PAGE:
The Jackson family’s wrongful death lawsuit against Anschutz Entertainment Group regarding Michael Jackson’s death in 2009 has a clearer path since Dr. Conrad Murray was convicted of involuntary manslaughter.

The civil suit, filed in September 2010 on behalf of Katherine Jackson and Michael’s three children, accuses AEG and its subsidiary, AEG Live, of contributing to the late King of Pop’s death, according to the Los Angeles Times.
“The conviction of Dr. Murray is just the beginning of bringing forth the truth on what happened to Michael Jackson,” Jackson family attorney Brian Panish told the Times. “Forces much larger than Dr. Murray were involved with the tragedy.”

The lawsuit seeking an unspecified amount of money claims AEG reps pressured the singer to do 50 shows at London’s O2 Arena that MJ couldn’t physically handle by threatening to cancel the “This Is It” tour if he didn’t comply.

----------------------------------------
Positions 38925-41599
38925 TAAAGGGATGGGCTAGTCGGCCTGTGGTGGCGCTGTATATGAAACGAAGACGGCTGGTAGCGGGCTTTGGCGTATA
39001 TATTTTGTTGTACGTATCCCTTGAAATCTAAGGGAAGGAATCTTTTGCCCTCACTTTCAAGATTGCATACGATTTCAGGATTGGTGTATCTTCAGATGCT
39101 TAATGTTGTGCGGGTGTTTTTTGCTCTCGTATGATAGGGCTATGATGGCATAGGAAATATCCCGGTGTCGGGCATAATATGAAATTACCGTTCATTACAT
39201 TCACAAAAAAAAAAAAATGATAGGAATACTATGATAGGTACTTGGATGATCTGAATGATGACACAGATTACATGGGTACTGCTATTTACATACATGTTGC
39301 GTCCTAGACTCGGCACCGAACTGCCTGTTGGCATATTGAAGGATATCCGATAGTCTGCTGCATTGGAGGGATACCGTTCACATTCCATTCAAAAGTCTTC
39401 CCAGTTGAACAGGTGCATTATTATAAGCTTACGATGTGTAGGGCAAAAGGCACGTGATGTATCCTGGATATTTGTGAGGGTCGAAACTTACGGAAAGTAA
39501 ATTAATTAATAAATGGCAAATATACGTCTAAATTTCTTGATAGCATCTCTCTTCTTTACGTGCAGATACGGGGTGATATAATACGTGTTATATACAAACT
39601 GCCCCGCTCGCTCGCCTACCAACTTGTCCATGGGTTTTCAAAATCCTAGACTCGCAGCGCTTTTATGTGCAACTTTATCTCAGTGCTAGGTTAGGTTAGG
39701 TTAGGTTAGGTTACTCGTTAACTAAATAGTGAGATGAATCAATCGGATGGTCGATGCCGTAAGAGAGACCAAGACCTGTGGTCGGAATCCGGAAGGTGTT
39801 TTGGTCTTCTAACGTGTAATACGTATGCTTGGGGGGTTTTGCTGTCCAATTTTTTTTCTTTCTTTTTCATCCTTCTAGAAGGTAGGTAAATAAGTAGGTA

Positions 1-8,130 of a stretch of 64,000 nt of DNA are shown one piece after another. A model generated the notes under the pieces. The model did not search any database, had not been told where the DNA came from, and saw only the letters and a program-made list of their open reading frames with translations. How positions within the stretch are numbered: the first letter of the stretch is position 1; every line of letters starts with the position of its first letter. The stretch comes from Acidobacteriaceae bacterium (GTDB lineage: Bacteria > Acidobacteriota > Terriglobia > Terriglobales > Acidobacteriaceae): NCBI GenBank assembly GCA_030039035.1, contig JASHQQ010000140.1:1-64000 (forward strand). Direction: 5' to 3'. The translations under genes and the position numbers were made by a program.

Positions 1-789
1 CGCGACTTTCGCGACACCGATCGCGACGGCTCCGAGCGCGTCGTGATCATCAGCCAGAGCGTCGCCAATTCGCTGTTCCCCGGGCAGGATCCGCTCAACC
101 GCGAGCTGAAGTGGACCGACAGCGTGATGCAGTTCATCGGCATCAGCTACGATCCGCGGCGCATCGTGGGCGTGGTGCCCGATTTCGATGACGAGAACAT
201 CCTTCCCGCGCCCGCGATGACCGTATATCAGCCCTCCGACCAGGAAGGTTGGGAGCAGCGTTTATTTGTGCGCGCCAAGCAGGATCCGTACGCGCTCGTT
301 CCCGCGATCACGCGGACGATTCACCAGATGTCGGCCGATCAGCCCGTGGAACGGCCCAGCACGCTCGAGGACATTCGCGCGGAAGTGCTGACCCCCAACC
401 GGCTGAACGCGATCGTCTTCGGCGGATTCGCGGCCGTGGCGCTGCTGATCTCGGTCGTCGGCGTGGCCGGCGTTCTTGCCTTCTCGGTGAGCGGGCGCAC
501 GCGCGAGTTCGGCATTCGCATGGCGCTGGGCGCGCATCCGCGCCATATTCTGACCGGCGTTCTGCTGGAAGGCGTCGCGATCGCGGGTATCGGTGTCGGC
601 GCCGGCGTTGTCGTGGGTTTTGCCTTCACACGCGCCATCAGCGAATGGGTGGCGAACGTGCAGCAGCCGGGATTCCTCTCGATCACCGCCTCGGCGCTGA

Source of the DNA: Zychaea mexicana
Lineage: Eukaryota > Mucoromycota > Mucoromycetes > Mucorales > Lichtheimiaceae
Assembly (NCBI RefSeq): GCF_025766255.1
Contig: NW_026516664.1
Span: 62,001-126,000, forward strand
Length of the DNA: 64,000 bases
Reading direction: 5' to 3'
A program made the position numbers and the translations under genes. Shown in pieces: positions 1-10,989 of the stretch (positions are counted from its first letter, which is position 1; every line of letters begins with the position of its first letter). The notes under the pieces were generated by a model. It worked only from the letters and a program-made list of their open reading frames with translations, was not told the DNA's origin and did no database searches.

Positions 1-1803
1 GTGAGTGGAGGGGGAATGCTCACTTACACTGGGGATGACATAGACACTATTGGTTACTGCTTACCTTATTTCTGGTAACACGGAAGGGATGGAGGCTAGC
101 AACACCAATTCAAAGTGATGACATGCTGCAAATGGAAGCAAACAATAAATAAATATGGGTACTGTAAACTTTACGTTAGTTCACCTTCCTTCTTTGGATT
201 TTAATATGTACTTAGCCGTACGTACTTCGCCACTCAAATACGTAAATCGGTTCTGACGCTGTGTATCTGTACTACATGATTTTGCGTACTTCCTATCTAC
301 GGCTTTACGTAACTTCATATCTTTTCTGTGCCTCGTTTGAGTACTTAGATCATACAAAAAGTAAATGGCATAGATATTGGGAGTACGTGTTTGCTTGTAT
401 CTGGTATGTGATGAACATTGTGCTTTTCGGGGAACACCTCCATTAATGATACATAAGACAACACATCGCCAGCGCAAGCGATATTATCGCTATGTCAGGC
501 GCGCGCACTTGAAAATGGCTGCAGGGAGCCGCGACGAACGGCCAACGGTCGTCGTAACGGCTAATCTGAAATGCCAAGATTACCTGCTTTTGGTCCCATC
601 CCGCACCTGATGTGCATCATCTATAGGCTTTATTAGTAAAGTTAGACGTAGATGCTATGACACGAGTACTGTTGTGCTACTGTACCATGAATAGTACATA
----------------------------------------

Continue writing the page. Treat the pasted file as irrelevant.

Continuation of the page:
AEG officials deny the allegations, saying no one tried to control the performer and Murray assured them Jackson was healthy, the paper said.

“Michael Jackson was not helpless or incompetent; he lived in his own home, negotiated his own contracts, engaged his own attorneys, and cared for his family,” AEG lawyers wrote in a court filing. “He at all times retained the option of refusing Dr. Murray’s services, or of canceling his agreement with AEG.”

AEG Live Co-CEO Randy Phillips testified during Murray’s trial that Jackson was up for the concert residency when the initial plan was for 31 shows. Phillips said Jackson agreed to do the additional shows to break Prince’s record at the London O2 and to have some stability for his family during the run.

“He was very specific,” Phillips said. “He wanted 16-plus acres, running streams, horses. He wanted to give them a pastoral country vibe.” Jackson’s other conditions were that Phillips have the run documented by the Guinness Book of World Records and that Murray would go to London as Jackson’s private physician.